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In Johnson v. Mississippi, 423 U.S. 213 (1975), the Supreme Court reiterated that removal under § 1443(1) can be accomplished only if the defendant shows that he or she is being deprived of federally protected rights pertaining to racial equality. The Court explained that – “Claims that prosecution and conviction will violate rights under constitutional or statutory provisions of general applicability or under statutes not protecting against racial discrimination, will not suffice. That a removal petitioner will be denied due process of law because the criminal law under which he is being prosecuted is allegedly vague or that the prosecution is assertedly a sham, corrupt, or without evidentiary basis does not, standing alone, satisfy the requirements of § 1443(1).” Id. at 219. Applying Rachel and Johnson here, the Court finds that Defendant cannot remove this action under § 1443(1), because she has not shown, (or even alleged), that she is being prosecuted in violation of a specific statute barring racial discrimination. Defendant has not identified any specific facts or circumstances showing that she has been discriminated against, during the course of her criminal case, based on her race and in violation of some particular anti-racial-discrimination law. Therefore, Defendant has not shown that this case is removable to federal court under § 1443(1). See State of Minnesota v. Jenkins, 145 Fed.Appx. 564 (8th Cir. 2005) (unpublished opinion) (district court properly remanded Minnesota state criminal action to the state court, because defendant “failed to show sufficient grounds to support his invocation of section 1443") (citing Rachel and City of Greenwood v. Peacock, 384 U.S. 808 (1966)); see also Stearns County v. Hoeschen, Civil No. 063348 (RHK/RLE) (D.Minn. 2006), 2006 WL 2735493 at *3 (remanding Minnesota state criminal case, because removing defendant had “not alleged that the requested removal is necessary to vindicate any Federal right guaranteeing racial equality”); Carlton County v. Caprice, Crim. No. 09249 (PJS) (D.Minn. 2009), 2009 WL 2989784 at *1 (removing defendant’s claims that he was being denied his constitutional rights under First, Fourth, Fifth, Eighth, Ninth, Tenth and Fourteenth 4

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Amendments “do not provide a basis for removal under § 1443(1)”). Defendant will, of course, retain the entire array of protections afforded by federal law and the United States Constitution during the course of her state criminal case. However, the Minnesota state courts, (including, if necessary, the state appellate courts), are fully capable of ensuring that Defendant receives all of those protections. See United States ex rel. Sullivan, 588 F.2d at 580 (“[w]e are confident that [the defendant’s] constitutional claims will receive careful consideration in the state courts”); Doe v. Berry, 967 F.2d 1255, 1258 (8th Cir. 1992) (“[t]he issues involved in these cases can be decided in the state courts, which have equal responsibility for ruling on federal constitutional issues”), cert. denied, 507 U.S. 911 (1993). If Defendant is convicted in this case, and if she continues to believe, after exhausting her state appeal rights, that the state courts have not upheld her federally protected rights, she may seek relief in the United States Supreme Court by filing a petition for writ of certiorari. Id. However, Defendant cannot remove this case to federal court pursuant to § 1443(1), simply because she believes the state trial court is not adequately protecting her federal constitutional rights. IV. CONCLUSION For the reasons discussed above, the Court finds that the present action is not removable to federal court pursuant to § 1443(1). Therefore, Defendant’s Notice of Removal will be vacated, and this case will be summarily remanded to the state district court for Dakota County, Minnesota. Finally, because this case is not removable, Defendant’s pending IFP application will be denied as moot. Based upon the foregoing, and all of the files, records and proceedings herein, IT IS HEREBY ORDERED that:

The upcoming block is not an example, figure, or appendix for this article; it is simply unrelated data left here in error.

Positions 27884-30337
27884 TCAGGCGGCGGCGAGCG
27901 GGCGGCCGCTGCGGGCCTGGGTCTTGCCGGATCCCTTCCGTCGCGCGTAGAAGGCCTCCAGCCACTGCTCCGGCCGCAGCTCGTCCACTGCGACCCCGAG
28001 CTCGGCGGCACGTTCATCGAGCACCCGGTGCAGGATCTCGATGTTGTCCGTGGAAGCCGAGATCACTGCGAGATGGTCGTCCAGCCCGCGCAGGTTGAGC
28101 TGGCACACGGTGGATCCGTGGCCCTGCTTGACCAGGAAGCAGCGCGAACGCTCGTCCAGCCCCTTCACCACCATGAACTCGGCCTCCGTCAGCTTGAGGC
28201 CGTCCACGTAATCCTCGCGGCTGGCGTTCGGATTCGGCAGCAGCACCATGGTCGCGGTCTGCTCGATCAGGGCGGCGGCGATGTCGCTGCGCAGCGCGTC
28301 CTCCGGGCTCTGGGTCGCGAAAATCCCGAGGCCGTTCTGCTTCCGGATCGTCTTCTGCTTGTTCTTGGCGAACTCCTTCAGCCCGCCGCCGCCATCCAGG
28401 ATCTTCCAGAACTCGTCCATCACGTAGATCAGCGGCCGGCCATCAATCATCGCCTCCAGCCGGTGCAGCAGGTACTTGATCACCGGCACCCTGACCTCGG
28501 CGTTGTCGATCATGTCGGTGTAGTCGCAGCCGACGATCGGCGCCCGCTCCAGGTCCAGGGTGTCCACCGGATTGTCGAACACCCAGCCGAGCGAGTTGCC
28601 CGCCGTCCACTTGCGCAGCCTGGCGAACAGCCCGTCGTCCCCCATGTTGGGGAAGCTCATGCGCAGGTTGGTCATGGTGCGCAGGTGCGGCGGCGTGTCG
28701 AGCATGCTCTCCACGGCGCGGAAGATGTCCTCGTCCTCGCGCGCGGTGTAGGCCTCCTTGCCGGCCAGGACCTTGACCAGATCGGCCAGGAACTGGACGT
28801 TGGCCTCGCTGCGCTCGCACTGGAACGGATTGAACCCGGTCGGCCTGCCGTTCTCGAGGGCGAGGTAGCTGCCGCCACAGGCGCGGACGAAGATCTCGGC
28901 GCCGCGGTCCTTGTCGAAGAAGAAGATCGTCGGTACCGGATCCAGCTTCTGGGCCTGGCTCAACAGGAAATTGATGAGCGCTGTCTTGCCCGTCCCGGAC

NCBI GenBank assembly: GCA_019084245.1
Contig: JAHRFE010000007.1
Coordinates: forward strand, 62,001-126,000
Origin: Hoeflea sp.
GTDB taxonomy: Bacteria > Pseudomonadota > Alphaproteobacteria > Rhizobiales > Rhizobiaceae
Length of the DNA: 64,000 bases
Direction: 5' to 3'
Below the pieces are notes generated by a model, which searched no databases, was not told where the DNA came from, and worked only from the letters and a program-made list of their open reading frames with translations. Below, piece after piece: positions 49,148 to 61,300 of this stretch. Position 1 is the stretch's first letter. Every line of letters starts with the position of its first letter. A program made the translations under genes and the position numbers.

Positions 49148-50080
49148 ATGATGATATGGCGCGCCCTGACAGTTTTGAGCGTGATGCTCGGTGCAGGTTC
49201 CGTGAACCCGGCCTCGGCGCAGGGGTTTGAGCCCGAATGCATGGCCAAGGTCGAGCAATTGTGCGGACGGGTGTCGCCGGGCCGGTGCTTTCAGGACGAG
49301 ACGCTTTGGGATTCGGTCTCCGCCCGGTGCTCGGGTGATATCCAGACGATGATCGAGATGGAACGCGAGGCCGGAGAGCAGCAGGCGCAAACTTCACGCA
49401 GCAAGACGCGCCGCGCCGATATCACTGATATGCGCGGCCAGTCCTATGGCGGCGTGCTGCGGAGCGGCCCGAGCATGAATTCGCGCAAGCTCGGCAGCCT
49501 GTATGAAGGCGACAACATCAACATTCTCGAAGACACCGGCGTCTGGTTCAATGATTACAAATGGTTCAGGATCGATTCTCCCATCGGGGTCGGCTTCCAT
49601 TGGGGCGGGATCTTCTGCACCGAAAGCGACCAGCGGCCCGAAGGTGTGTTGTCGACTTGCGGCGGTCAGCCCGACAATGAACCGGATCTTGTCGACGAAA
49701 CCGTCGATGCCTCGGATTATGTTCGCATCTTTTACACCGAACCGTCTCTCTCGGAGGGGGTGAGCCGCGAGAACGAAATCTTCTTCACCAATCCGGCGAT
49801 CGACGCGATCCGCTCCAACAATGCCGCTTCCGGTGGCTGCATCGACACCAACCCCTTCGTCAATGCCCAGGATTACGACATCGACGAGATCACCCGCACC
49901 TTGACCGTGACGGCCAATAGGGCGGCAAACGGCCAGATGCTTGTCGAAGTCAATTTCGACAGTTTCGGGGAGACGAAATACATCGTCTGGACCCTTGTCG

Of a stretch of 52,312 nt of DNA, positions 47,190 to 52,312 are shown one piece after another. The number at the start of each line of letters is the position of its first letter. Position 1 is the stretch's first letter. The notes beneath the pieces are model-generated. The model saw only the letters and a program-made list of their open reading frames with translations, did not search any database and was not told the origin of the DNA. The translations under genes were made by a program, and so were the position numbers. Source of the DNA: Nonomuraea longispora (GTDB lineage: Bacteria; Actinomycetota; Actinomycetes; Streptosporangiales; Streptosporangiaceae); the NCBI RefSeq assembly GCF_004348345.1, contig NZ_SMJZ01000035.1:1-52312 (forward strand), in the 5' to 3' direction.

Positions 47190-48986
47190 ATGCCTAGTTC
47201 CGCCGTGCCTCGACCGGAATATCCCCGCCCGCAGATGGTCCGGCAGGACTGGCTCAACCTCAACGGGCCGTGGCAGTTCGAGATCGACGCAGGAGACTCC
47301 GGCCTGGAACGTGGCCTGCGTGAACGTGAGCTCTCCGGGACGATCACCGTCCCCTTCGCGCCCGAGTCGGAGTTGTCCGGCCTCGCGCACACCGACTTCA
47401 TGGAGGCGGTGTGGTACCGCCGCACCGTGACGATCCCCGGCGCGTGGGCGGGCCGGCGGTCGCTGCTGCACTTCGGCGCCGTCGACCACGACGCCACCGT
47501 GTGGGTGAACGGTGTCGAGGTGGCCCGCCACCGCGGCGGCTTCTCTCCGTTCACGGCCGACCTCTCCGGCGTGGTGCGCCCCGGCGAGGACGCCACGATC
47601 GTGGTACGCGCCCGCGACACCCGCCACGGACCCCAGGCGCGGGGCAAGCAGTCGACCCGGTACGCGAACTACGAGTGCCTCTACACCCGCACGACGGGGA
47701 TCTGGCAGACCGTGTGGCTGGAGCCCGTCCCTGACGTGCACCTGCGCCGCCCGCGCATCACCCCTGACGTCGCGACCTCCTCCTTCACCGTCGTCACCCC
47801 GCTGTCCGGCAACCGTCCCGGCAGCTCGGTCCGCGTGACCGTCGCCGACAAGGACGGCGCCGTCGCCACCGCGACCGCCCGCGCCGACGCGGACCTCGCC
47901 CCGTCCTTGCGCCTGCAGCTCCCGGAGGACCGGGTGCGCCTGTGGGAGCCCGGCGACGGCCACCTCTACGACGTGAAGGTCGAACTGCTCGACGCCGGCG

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1. Defendant’s Notice of Removal, (Docket No. 1), is VACATED; 2. Defendant’s application for leave to proceed in forma pauperis, (Docket Nos. 2 and 3), is DENIED as moot; and 3. This case is REMANDED to the state district court for Dakota County, Minnesota.

Dated: February 19 , 2010

s/Ann D. Montgomery ANN D. MONTGOMERY United States District Court Judge